) -- Markets traded higher Thursday amid strong earnings from bellwethers
combined with improved manufacturing data from China, the world's second largest economy.
The S&P 500 rose 0.33% to 1,752.07 while the Dow Jones Industrial Average was up 0.62% to 15,509.27. The Nasdaq added 0.56% to 3,928.96.
"We took our lead from the strength coming out of China's numbers last night," said Jon Sablowsky, head of trading at Brownstone Investment Group. "The numbers that have been coming out of the companies has been mediocre -- sort of typical sloppy top line, not seeing a lot of growth -- but ... it's providing some comfort."
Ford rose more than 1% after the auto company's earnings lifted to $2.6 billion or 45 cents a share, beating expectations for 38 cents a share. Higher demand for its F-Series pickups in the U.S. helped boost results.
3M gained slightly after the diversified technology company beat expectations with third quarter revenues up 6% to $7.92 billion. It earned $1.78 a share in the third quarter up from $1.65 per share in the prior corresponding period.
"This is one of the most watched weeks for earnings and investors want to see companies meeting guidance - the Chinese data also underscored stronger global demand," Prudential Financial market strategist Quincy Krosby said in a phone interview. "We're also seeing global companies like 3M report strong numbers and bellwethers like the Dow transports move higher. Lower gasoline prices have strong correlation with market performance and give consumers more disposable income." Prudential Financial manages $1 trillion in assets.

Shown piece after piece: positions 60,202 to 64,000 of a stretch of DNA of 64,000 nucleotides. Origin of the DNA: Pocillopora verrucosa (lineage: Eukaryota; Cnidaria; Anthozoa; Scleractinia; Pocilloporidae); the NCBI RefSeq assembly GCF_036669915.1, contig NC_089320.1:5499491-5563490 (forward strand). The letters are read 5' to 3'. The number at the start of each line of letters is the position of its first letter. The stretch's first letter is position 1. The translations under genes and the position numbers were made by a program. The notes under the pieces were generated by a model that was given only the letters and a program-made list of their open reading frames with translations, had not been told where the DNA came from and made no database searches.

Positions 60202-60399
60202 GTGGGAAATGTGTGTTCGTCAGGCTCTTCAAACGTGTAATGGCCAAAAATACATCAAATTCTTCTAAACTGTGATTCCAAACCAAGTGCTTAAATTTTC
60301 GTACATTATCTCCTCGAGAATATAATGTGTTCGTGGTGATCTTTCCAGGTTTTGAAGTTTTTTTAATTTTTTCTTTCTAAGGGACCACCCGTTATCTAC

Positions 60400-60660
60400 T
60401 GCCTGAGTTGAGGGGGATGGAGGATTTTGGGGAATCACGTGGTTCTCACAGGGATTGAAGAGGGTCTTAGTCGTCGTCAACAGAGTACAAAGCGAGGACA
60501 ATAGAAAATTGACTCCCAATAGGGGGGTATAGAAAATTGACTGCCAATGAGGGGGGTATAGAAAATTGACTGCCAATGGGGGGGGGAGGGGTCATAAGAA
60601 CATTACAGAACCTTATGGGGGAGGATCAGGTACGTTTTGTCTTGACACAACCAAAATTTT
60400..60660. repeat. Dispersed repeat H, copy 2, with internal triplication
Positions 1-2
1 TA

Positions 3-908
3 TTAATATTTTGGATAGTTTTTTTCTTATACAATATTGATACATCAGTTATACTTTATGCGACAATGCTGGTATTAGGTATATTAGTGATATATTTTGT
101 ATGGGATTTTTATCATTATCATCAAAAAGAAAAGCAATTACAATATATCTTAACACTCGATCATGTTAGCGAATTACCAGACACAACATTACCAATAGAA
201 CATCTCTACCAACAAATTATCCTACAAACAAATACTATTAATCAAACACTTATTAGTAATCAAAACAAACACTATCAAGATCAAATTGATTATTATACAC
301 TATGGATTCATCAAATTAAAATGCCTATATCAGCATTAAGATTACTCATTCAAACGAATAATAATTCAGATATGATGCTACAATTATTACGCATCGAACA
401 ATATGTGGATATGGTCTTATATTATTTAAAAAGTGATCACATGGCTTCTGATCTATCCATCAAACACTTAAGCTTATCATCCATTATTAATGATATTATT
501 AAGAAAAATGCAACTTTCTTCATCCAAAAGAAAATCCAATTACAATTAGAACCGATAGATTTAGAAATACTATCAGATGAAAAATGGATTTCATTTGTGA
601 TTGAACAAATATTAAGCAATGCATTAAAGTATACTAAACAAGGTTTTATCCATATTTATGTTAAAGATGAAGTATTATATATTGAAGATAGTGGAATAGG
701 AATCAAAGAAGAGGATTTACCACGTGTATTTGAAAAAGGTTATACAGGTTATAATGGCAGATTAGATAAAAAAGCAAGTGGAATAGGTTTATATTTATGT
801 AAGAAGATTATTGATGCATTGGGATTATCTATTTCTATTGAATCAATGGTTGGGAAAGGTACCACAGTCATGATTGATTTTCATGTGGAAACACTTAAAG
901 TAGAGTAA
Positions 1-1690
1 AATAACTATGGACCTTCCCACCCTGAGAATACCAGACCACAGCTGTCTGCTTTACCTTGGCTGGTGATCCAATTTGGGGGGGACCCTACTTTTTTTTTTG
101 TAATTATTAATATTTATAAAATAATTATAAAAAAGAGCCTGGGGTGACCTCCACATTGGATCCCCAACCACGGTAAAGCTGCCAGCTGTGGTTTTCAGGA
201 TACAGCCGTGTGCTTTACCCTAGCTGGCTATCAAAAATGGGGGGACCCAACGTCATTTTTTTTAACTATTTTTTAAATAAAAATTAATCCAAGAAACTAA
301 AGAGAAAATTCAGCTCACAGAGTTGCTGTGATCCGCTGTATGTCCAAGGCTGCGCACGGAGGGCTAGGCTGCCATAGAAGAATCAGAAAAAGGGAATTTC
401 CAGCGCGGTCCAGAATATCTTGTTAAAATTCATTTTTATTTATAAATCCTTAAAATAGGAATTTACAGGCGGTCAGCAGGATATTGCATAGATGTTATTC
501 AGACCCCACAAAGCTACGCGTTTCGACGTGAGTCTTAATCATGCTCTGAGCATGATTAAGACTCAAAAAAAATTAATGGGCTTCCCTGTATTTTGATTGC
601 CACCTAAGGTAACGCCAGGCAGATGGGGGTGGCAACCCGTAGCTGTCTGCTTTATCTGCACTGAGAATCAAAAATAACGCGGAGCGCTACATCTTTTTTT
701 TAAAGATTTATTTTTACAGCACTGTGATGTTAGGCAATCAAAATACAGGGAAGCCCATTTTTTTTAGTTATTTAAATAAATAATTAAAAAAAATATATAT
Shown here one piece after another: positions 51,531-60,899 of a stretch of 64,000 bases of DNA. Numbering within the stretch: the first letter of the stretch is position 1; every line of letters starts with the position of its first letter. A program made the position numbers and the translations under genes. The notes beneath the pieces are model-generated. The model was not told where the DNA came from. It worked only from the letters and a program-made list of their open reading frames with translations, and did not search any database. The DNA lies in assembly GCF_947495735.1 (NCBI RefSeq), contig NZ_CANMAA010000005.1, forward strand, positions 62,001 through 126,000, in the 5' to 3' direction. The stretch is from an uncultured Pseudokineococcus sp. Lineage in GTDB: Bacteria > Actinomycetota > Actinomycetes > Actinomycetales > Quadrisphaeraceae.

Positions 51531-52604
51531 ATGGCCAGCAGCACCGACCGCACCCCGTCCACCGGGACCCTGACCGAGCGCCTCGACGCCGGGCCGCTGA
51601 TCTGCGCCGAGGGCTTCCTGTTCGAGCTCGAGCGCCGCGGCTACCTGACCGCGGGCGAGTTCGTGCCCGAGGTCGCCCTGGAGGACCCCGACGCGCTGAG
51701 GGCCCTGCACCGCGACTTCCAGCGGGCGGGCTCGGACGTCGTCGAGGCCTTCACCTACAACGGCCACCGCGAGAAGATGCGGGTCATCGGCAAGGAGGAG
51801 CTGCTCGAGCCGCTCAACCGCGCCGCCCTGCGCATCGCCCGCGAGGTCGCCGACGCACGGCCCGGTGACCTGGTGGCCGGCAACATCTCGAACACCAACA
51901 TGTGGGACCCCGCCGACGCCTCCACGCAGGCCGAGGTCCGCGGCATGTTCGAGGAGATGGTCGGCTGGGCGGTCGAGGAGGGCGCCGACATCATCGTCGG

Chinese manufacturing output strengthened more than expected in October, suggesting growth in the world's second-largest economy is gradually recovering. The 50.9 Purchasing Managers Index gauge released by HSBC was up from 50.2 in September.
, the world's largest online retailer, reported after the regular trading session a loss of 9 cents a share on sales of 17.09 billion. The profit loss was in-line with analysts polled by
data, but sales beat the estimate of $16.76 billion. Shares were climbing 5.2% to $349.50 in the after-hours session.
after the bell reported earnings of 62 cents a share on revenue of $18.53 billion. Analysts had forecast earnings of 54 cents a share in its fiscal first quarter on revenue of $17.79 billion. The software company was surging 5.8% to $35.66 in after hours trading.
lost 1.8% to $34.63 even as its third-quarter earnings topping Wall Street expectations. AT&T earned 66 cents a share on revenue of $32.16 billion, helped by the strength in smartphone sales. Analysts were expecting profit of 65 cents a share on sales of $32.19 billion.
Gold futures for the December contract rose 1.2% to settle at $1,350.30, while WTI crude oil for December delivery dropped 0.26% to close at $97.11. The benchmark 10-year Treasury was dipping 4/32, boosting the yield to 2.516%, while the U.S. dollar index was 0.14% lower at $79.17.
Meanwhile, applications for domestic unemployment benefits are falling at a slower than expected pace data. Jobless claims fell by 12,000 to 350,000 in the week ending October 19, according to a Labor Department report today. Consensus expectations were for a fall to 340,000.
The U.S. trade deficit was also broadly unchanged in August as global economic growth continues to stutter. The gap widened 0.4 percent to $38.8 billion according to the Commerce Department, above expectations for a $39.4 billion deficit.
--By Jane Searle and Joe Deaux in New York